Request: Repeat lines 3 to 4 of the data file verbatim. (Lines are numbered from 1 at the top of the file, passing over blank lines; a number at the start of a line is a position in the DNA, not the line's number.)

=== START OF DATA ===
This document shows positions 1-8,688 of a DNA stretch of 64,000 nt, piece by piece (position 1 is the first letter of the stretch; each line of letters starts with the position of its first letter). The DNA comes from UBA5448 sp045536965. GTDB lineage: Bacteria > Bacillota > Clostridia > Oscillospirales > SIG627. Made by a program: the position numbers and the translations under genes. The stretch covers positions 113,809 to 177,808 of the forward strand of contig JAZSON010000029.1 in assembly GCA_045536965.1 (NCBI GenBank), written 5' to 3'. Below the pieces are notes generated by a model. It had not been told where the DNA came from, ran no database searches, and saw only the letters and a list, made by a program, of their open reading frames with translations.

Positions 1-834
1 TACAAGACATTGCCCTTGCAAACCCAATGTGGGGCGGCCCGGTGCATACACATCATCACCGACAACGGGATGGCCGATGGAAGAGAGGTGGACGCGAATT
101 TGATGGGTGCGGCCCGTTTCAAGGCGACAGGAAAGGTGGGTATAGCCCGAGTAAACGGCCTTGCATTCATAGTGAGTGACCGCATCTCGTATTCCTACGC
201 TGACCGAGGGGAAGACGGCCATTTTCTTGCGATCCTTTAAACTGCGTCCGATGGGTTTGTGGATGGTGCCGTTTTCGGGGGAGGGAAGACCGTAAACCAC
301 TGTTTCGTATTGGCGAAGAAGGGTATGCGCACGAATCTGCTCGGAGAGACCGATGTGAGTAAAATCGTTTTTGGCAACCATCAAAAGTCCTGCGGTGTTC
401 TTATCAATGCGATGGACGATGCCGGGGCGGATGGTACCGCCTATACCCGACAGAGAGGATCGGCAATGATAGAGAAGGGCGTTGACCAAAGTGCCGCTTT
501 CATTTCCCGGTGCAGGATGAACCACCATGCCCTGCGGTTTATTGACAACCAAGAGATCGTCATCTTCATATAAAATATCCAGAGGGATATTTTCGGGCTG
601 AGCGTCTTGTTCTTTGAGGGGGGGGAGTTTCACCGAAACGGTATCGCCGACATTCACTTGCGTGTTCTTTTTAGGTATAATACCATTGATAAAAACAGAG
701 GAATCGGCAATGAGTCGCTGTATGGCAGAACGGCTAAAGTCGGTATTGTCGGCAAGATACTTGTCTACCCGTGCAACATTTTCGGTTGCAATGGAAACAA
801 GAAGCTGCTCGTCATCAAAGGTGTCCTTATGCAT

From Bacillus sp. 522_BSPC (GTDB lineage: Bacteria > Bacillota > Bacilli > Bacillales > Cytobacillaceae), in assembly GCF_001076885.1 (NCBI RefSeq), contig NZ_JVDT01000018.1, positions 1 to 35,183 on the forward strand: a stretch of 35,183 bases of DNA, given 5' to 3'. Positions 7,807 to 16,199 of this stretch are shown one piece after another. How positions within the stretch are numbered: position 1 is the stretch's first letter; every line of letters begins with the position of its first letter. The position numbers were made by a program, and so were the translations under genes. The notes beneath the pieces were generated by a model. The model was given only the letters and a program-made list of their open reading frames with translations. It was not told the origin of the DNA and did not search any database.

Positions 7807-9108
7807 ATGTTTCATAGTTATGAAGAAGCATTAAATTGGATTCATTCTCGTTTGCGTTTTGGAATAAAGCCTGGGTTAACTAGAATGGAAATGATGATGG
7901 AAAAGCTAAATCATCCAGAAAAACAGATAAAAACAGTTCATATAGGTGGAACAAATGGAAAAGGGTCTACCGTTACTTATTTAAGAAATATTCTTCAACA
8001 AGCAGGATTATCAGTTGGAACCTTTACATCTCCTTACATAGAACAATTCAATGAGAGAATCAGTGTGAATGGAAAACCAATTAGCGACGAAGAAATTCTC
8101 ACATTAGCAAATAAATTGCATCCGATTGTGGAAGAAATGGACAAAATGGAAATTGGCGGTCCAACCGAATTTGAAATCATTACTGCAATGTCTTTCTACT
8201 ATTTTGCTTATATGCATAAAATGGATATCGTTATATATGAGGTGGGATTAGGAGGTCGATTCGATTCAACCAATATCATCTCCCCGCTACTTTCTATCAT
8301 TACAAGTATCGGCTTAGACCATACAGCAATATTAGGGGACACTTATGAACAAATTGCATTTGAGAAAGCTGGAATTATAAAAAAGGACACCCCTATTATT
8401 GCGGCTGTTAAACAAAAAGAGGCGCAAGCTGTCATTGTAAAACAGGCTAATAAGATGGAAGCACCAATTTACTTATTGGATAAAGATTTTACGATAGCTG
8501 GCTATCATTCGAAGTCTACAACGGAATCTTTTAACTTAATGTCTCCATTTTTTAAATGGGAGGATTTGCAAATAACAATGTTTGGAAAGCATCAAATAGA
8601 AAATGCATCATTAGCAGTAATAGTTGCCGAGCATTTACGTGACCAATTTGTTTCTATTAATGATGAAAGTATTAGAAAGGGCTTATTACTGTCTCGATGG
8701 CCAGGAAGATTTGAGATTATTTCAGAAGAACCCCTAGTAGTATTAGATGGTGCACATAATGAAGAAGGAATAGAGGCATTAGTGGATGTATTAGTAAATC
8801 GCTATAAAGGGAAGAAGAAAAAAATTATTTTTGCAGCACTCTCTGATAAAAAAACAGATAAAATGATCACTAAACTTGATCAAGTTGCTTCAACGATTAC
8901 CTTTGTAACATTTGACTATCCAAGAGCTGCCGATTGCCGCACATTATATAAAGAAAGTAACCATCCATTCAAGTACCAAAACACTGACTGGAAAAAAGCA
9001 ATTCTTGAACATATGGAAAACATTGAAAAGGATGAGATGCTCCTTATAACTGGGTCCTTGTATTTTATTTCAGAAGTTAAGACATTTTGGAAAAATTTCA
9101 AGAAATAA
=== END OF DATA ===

1 TACAAGACATTGCCCTTGCAAACCCAATGTGGGGCGGCCCGGTGCATACACATCATCACCGACAACGGGATGGCCGATGGAAGAGAGGTGGACGCGAATT
101 TGATGGGTGCGGCCCGTTTCAAGGCGACAGGAAAGGTGGGTATAGCCCGAGTAAACGGCCTTGCATTCATAGTGAGTGACCGCATCTCGTATTCCTACGC